As a part of a newly announced $1.7-million contract from the Canadian Space Agency (CSA), Space Alpha Insights (Alpha) will develop patented SAR satellite tech — high-speed onboard processing — for low Earth orbit, and beyond.
From maritime monitoring to the Moon, and Mars.
Mars has captivated the collective human psyche since Galileo first spotted the Red Planet in the night sky in 1610. In the scientific realm, that ongoing fascination has recently spurred high-profile exploratory missions like NASA's Perseverance rover, the Artemis project, and SpaceX's crewed Mars mission (which is fuelling a new era of reusable rockets, along with the small-sat boom).
In Canada, that fascination with Mars has led to the CSA's renewed commitment to advancing its exploration of the moon, Mars, and other interplanetary missions. Canada has a successful history of providing critical scientific support to space missions, including advancements in the areas of robotics, medical sciences, cloud computing, and SAR satellite technology — all considered to be critical technologies for space exploration.
Announced on July 14, SpaceAlpha's patented high-speed, onboard processing technology is being developed to support such interplanetary exploration, from Earth missions to the Moon, and Mars. The aim, in part, is to study the harsh environment of Mars in preparation for crewed exploration.
“We have a long, successful track record with SAR technology in Canada and we're thrilled to help deliver advanced SAR insights for critical missions here on Earth and as far away as Mars. It's a fantastic opportunity for our team and indicative of the importance of our mission to push SAR tech to the next level." — Scott Larson, CEO, SpaceAlpha.
A closer look at SpaceAlpha's high-speed, onboard processing.
High-speed onboard processing, simply put, means that SAR data is processed on the satellite itself and in near real-time. Traditional SAR missions downlink enormous amounts of raw SAR data to ground stations, processed by software on Earth-bound servers. It's a time-consuming, inefficient process that slows project timelines and reduces the value of information.
In contrast, the advantages of high-speed onboard processing are manifold:
Reduced Data Volumes: Raw data takes up much more space than processed data and increases downlink bandwidth requirements. By processing data on the spacecraft, bandwidth requirements for downlinks are reduced.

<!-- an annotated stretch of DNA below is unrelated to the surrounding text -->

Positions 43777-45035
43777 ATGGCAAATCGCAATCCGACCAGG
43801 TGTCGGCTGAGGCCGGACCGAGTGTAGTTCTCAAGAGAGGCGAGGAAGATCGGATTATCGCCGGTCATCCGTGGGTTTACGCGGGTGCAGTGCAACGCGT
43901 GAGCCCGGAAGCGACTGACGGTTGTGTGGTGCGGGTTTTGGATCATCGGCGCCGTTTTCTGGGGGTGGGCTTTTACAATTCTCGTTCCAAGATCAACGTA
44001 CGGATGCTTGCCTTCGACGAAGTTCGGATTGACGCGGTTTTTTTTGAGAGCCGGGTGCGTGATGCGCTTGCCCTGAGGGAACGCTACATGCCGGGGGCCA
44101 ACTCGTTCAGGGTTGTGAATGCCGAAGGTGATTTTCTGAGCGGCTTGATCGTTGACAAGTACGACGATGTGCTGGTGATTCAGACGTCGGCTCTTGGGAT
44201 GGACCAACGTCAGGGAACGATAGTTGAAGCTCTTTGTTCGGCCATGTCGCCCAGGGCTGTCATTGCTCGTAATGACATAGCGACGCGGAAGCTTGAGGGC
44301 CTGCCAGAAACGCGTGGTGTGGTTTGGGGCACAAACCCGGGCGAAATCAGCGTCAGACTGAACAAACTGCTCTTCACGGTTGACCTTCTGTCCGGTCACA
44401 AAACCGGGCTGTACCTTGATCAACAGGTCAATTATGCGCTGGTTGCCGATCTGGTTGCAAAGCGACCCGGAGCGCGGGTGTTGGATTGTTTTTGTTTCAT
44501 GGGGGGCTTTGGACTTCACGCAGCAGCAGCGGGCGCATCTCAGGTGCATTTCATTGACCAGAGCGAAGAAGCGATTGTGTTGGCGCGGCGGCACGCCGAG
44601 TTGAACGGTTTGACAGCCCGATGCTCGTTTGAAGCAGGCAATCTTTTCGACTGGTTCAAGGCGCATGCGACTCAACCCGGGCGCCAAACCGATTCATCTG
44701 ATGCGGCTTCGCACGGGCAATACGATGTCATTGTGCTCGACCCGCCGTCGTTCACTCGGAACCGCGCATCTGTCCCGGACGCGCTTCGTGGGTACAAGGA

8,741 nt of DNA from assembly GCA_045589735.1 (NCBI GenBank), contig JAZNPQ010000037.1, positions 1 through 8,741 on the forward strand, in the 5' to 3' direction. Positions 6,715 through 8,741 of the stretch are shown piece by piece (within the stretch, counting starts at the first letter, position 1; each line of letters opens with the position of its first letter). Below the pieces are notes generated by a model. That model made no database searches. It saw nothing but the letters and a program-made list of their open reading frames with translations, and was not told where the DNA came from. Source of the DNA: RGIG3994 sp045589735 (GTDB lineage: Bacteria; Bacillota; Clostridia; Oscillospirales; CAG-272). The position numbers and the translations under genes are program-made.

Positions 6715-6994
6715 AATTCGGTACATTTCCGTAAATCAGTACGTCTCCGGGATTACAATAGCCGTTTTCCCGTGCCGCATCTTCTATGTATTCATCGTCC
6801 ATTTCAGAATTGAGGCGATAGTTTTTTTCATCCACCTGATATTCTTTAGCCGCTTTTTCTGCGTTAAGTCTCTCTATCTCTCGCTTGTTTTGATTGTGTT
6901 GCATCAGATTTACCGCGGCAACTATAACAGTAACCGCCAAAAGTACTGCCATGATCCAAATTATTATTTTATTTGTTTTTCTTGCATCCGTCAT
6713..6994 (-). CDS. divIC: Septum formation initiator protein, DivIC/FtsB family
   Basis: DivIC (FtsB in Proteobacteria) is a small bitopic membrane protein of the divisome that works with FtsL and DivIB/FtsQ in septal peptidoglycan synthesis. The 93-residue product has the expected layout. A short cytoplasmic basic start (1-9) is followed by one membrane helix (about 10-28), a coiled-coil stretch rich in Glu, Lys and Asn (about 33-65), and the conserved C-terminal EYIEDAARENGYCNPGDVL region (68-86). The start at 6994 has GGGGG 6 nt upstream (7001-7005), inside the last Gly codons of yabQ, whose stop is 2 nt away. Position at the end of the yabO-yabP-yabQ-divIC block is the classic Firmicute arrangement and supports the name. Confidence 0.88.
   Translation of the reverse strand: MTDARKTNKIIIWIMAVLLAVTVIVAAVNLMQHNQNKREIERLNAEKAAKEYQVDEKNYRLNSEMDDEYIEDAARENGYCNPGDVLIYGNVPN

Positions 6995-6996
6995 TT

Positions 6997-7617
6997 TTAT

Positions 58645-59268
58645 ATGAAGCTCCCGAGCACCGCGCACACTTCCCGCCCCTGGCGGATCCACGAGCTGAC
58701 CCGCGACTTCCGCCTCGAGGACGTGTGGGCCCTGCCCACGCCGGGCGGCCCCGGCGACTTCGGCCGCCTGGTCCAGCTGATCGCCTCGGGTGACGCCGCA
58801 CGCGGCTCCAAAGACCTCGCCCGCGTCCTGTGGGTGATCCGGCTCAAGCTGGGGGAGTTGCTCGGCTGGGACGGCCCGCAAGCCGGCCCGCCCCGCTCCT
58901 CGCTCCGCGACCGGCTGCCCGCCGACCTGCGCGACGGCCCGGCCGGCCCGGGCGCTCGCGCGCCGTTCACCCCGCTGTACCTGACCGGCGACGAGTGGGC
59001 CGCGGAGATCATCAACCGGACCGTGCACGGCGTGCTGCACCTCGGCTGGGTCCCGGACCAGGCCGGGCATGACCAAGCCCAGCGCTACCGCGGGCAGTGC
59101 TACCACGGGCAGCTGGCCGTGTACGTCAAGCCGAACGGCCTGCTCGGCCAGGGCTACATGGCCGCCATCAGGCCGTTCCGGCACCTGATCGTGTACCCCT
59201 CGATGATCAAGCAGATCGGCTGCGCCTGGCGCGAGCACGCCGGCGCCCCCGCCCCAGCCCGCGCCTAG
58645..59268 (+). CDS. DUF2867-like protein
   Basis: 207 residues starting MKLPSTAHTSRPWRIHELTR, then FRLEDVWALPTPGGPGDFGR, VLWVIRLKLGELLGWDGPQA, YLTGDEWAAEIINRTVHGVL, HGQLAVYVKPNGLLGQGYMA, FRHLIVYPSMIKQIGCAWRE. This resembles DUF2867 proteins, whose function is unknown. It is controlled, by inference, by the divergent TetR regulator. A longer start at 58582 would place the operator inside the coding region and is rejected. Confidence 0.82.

Quicker Insight: By reducing the amount of time between data capture, analysis, and resulting insight, imagery and information can be directly downlinked to users. Those downlinks of pre-processed, user-ready data can occur directly to users in the field for immediate use.
Efficient Data Management: Data is processed and packaged in space, which reduces resources required for data delivery and storage. In some cases, data delivery latency from space to ground can be reduced to as little as five seconds. As a result, global, real-time information transfer over low-Earth-orbit communications constellations becomes economically viable.
Dual Bands & Combined Utility: Simultaneous dual-band data capture — X-band for high-resolution data and L-band to penetrate deep into biomass — the result is superior datasets that can be harnessed faster.
Onboard Intelligence: With advanced onboard AI and machine learning algorithms, data can be further processed onboard the satellite, thereby increasing the value of information. Examples include ship detection and classification, iceberg differentiation, change detection, etc.
How onboard processing will be used:
Example - Maritime Monitoring: In low-Earth orbit, onboard processing can improve maritime monitoring by enabling immediate high-res imaging and ship detection, including location, speed, and direction in real-time. With onboard AI, only data from vessels of concern is downlinked, which minimizes downlink costs.
Example - Pipeline Monitoring: Imagery can be analyzed in orbit, which detects potential oil leaks, and only relevant data is downlinked.
For missions beyond Earth, high-speed onboarding processing can increase the utility of SAR data derived from below a planet's crust. Examples include detection of subterranean water or ice, along with the creation of digital elevation models, with extremely high precision, regardless of atmospheric and light conditions.